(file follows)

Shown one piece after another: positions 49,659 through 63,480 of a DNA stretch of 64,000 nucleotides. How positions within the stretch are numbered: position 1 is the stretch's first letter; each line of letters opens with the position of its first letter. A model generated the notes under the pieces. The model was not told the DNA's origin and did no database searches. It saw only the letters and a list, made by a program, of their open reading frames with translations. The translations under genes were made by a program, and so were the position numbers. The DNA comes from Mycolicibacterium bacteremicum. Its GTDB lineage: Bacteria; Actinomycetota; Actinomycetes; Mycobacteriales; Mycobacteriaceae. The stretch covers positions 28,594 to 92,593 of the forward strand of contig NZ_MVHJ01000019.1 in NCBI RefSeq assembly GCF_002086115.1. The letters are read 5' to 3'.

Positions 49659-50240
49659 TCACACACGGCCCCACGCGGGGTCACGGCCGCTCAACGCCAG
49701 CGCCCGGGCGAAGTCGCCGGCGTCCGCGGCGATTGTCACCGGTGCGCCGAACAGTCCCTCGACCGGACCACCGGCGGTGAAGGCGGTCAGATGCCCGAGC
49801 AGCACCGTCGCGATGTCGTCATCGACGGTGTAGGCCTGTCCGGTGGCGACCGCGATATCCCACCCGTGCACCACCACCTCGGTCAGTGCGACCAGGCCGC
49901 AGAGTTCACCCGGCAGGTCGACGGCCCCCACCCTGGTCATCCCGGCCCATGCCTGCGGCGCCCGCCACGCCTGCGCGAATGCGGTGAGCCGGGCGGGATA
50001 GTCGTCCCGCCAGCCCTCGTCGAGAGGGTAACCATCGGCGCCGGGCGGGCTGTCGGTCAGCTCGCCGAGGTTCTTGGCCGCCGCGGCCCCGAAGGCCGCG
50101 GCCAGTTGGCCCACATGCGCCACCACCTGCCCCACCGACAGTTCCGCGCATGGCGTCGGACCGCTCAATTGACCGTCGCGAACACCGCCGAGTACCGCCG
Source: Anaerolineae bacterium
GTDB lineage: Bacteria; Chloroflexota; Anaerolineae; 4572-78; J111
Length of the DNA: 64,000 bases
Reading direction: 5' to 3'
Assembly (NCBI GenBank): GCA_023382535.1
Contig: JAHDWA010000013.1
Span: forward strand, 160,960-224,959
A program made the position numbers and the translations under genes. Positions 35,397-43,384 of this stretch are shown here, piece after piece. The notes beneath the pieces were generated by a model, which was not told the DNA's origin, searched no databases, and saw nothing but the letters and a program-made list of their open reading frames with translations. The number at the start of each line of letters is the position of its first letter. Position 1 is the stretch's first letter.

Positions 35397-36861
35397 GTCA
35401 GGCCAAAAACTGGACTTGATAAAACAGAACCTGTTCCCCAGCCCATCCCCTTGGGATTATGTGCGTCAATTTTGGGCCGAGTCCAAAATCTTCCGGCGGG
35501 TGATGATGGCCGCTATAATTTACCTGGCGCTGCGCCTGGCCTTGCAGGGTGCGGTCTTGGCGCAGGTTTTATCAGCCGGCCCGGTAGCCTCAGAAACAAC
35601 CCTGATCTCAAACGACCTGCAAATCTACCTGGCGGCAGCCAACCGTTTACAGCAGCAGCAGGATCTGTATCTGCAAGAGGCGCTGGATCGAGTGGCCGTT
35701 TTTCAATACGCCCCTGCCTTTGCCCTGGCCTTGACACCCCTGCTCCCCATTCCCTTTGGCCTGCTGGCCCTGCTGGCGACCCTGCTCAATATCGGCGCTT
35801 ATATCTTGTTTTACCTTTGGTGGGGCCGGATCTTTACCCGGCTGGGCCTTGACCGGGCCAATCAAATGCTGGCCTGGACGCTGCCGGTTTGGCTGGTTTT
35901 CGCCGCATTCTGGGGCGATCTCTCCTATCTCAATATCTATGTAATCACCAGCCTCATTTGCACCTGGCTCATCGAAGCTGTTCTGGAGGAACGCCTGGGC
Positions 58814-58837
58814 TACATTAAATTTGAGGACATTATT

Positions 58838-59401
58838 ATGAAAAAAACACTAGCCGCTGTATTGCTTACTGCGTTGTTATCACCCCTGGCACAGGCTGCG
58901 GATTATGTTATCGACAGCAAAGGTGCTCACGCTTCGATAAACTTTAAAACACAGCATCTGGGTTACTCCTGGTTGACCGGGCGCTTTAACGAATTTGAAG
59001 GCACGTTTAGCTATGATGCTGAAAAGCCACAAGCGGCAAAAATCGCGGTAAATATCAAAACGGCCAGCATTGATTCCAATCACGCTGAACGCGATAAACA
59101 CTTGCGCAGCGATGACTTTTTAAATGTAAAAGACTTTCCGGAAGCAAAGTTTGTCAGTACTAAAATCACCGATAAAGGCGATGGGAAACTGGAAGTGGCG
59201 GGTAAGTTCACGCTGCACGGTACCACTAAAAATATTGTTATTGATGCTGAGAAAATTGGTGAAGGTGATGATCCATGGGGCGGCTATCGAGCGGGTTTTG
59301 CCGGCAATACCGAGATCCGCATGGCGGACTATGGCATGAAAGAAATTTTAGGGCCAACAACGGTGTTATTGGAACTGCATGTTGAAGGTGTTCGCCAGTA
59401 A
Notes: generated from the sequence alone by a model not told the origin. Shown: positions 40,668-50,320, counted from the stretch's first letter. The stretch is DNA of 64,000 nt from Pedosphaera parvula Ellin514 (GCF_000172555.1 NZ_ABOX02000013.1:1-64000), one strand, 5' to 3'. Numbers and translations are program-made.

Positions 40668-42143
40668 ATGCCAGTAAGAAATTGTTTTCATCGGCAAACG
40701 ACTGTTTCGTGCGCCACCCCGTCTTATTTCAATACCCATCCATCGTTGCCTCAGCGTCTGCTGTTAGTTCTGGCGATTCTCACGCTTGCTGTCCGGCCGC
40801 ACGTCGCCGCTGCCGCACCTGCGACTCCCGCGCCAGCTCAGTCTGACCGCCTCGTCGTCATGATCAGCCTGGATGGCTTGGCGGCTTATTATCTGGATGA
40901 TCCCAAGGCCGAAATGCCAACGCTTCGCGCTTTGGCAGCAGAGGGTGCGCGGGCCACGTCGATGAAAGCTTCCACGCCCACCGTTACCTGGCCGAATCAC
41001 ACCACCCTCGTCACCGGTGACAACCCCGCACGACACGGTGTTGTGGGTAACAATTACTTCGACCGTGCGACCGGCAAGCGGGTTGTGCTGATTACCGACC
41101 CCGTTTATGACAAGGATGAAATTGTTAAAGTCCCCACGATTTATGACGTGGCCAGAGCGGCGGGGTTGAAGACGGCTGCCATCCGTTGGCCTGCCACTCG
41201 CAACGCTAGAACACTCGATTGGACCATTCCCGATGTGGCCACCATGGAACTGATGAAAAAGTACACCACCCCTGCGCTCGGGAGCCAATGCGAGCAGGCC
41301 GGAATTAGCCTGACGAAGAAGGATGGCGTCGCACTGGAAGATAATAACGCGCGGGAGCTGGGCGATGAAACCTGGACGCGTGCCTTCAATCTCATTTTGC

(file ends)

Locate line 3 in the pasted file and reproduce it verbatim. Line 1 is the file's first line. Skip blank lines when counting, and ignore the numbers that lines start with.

49659 TCACACACGGCCCCACGCGGGGTCACGGCCGCTCAACGCCAG